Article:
OTT monetization was a hot topic at BroadcastAsia 2018

Dimitar Serafimov| Tue Jul 03 2018 CET| Cleeng Nuts & Bolts

BroadcastAsia established itself as the APAC home for broadcast and entertainment executives looking to get the most out of the emerging technologies.

Traditionally, Cleeng covers the biggest events in the world of OTT broadcasting with a short, but concise recap. We feel that our learnings from such conferences are very useful for our clients, prospects, and stakeholders in general. So, let’s keep the tempo.

BroadcastAsia happens every summer in Singapore and is already considered as the IBC of Asia in regards to reputation, attendance, and quality of keynotes.

Here are our main learnings from this year’s event.

1. Local broadcasters and telcos don’t see a threat in OTT, they rather embrace it 

Growing OTT services is an essential goal for most APAC operators. They see the benefits in how OTT complements the TV experience and how it gives added value to the core TV proposition. The main directions are creating more personalized, cheaper video bundles or launching OTT services. 

Currently, the market is dominated by heavy competition between regional players such as iflix, Viu and Hooq and international players such as Netflix, Amazon and YouTube, plus lots of minor pay-TV providers exploring OTT.  Still, the APAC market needs OTT success stories.

2. The focus is on growing subscribers, instead of big profits

Due to ever-increasing costs of content rights, OTT providers go for more margin-friendly content production strategies to secure subscribers and viewers, rather than investing in labeled content. Some OTT platforms focus on live streams from amateurs and professionals, a strategy with a very low relative cost base.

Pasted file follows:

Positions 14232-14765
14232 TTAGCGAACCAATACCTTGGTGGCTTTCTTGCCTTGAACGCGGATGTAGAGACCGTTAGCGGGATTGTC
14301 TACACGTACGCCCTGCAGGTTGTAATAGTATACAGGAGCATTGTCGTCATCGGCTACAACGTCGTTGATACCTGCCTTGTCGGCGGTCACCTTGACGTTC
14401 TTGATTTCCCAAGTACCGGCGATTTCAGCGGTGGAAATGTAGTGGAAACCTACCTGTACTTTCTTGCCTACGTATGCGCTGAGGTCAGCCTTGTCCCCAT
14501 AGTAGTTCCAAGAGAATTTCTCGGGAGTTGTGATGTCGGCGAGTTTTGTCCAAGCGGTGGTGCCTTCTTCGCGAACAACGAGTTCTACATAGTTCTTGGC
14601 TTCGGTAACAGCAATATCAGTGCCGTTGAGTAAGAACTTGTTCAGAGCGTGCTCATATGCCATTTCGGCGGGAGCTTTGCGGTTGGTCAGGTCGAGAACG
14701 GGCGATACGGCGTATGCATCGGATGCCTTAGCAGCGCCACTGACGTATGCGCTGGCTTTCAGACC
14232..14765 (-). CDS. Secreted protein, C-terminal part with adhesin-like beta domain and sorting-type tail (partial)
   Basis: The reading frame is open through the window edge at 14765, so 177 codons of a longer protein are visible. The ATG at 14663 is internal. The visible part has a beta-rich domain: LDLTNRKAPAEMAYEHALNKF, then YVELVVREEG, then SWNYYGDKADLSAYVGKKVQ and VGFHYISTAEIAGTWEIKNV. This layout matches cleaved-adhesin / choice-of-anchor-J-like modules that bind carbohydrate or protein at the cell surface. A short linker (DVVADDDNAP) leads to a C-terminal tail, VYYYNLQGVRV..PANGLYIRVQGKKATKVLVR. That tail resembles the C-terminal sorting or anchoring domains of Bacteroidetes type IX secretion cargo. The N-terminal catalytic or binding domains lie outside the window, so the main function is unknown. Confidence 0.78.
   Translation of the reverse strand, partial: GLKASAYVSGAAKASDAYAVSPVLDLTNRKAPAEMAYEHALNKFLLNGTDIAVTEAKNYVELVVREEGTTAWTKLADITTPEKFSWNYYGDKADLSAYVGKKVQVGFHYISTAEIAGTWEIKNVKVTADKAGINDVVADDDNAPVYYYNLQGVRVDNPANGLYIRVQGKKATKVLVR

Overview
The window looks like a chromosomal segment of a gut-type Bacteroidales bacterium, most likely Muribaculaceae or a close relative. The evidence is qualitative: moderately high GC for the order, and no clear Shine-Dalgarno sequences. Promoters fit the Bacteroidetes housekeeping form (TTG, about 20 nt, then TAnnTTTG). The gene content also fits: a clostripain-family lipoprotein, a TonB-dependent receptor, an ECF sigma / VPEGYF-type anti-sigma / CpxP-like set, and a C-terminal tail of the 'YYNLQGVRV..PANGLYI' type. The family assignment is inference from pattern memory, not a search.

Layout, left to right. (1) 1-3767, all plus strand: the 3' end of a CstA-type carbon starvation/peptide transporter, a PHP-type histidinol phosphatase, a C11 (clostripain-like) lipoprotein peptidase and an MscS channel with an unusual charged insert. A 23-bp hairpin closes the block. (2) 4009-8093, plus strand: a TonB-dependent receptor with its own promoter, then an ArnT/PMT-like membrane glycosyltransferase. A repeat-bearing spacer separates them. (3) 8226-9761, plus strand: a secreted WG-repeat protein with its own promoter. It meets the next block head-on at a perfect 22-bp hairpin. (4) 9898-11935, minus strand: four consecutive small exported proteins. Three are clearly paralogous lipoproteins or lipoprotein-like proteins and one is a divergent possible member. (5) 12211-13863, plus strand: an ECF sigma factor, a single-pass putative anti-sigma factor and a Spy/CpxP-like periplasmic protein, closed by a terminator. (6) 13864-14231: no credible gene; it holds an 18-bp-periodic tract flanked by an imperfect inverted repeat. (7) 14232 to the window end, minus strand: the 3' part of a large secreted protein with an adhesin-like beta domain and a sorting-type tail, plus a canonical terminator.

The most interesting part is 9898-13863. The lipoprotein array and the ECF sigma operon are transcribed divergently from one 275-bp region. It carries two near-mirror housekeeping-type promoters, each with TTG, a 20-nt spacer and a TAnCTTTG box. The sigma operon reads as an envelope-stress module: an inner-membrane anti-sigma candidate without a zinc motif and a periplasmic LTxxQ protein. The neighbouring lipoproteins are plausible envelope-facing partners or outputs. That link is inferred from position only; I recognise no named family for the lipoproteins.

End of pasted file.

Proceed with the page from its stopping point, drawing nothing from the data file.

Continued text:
According to GlobalData, categories like gaming, fashion, and makeup seem to get the most attention from viewers. The new content format has wide appeal among young viewers, while investors are encouraged by the potential for quicker returns compared to traditional OTT video due to relatively lower costs.

3. Hybrid models are the best fit in the current economic context

In terms of revenue models, most OTT providers in APAC opt for a hybrid of live and on-demand content, and/or a hybrid of AVoD and SVoD. The AVOD/SVOD as a dual revenue model is preferred by broadcasters. The reason is simple. There is a higher proportion of viewers who don’t mind ads for TV series, sports, and even movies, as long as it’s free. The term “skinnier packages” is being mentioned often as a way to target this population. 

4.  OTT services have to incorporate much more than content and payments 

In a complex market like this, OTT providers realize it simply isn’t enough to launch and run the business with a basic payments methods (Visa, PayPal). A systematic approach to marketing, thorough analysis of devices usage, payment methods, price points, and partnerships management is key for success here.  Local executives are also aware that there is a strategic gap between the Western branches and the locals and there has to better coordination knowing the market’s specifics. Getting the right mix of technologies, business models and right partnerships is not a utopia and the best prove that content delivery can be scalable and cost-effective.

5. The new use of data for raising the service quality standards

In the OTT world, the amount of data (via the collection of diverse data points) increases exponentially. By studying carefully that data, providers can have deep insights into the viewers’ behavior and happiness levels.  The GDPR has added more complexities here, but it is not a showstopper if done correctly.

Data works great with proper customer care processes in the pursuit to please the modern viewer. In the end, establishing a simple 1:1 relationship with consumers regardless of primary or multiscreen reach will split winners from losers. 
Our team had a great time in Singapore. And we want to pose to the camera :).

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